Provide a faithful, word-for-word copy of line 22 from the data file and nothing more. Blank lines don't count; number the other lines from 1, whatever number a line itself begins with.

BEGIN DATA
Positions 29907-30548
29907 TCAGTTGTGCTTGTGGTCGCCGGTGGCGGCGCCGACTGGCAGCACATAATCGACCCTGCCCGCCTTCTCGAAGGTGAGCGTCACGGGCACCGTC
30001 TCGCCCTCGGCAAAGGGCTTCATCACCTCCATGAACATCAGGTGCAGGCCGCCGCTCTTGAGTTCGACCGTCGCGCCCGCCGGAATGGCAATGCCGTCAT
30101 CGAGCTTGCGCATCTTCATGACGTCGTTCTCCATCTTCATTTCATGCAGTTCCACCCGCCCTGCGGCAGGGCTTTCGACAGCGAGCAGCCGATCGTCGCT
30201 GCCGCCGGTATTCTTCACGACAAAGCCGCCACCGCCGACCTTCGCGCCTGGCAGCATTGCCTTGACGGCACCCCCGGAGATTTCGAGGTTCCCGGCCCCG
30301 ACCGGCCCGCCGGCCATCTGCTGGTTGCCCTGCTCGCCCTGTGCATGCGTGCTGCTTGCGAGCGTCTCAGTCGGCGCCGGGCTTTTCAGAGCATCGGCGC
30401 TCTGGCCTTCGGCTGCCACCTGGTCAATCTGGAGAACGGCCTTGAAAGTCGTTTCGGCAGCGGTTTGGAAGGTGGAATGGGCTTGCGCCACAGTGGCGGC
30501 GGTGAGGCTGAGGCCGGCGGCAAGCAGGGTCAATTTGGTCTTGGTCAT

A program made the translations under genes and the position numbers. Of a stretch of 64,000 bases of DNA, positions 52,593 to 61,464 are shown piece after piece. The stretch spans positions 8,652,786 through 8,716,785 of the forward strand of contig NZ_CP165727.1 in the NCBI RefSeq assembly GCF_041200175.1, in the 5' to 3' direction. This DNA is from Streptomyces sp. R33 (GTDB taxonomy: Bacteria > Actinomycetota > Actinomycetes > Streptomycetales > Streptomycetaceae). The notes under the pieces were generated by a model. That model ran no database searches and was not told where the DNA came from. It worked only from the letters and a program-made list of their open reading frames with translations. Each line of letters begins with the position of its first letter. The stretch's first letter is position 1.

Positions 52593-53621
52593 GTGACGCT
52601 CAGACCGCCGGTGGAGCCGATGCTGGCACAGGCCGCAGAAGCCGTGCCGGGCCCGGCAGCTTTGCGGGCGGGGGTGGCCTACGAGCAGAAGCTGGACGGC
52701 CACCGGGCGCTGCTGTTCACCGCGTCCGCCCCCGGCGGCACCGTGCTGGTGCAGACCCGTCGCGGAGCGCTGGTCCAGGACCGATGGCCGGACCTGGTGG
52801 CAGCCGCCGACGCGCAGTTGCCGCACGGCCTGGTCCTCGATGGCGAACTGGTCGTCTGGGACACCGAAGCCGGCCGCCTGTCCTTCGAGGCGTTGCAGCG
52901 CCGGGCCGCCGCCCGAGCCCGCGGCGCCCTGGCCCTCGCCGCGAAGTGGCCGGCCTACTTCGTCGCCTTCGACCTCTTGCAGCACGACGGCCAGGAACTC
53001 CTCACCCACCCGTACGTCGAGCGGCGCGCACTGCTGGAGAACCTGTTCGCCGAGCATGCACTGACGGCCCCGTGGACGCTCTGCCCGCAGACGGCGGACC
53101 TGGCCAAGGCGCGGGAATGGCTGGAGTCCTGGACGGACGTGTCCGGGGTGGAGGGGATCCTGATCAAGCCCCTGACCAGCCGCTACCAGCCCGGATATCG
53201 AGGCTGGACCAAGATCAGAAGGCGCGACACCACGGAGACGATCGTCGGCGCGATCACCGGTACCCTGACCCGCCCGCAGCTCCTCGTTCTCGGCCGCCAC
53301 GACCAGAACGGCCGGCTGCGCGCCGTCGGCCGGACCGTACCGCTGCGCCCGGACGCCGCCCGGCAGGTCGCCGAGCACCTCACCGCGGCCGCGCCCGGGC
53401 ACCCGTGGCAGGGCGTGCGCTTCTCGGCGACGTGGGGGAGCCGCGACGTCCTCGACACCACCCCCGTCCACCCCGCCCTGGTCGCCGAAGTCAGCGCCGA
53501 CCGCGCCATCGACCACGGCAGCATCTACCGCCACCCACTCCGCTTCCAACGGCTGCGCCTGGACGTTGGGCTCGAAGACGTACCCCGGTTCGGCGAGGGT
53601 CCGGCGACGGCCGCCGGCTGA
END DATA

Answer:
53601 CCGGCGACGGCCGCCGGCTGA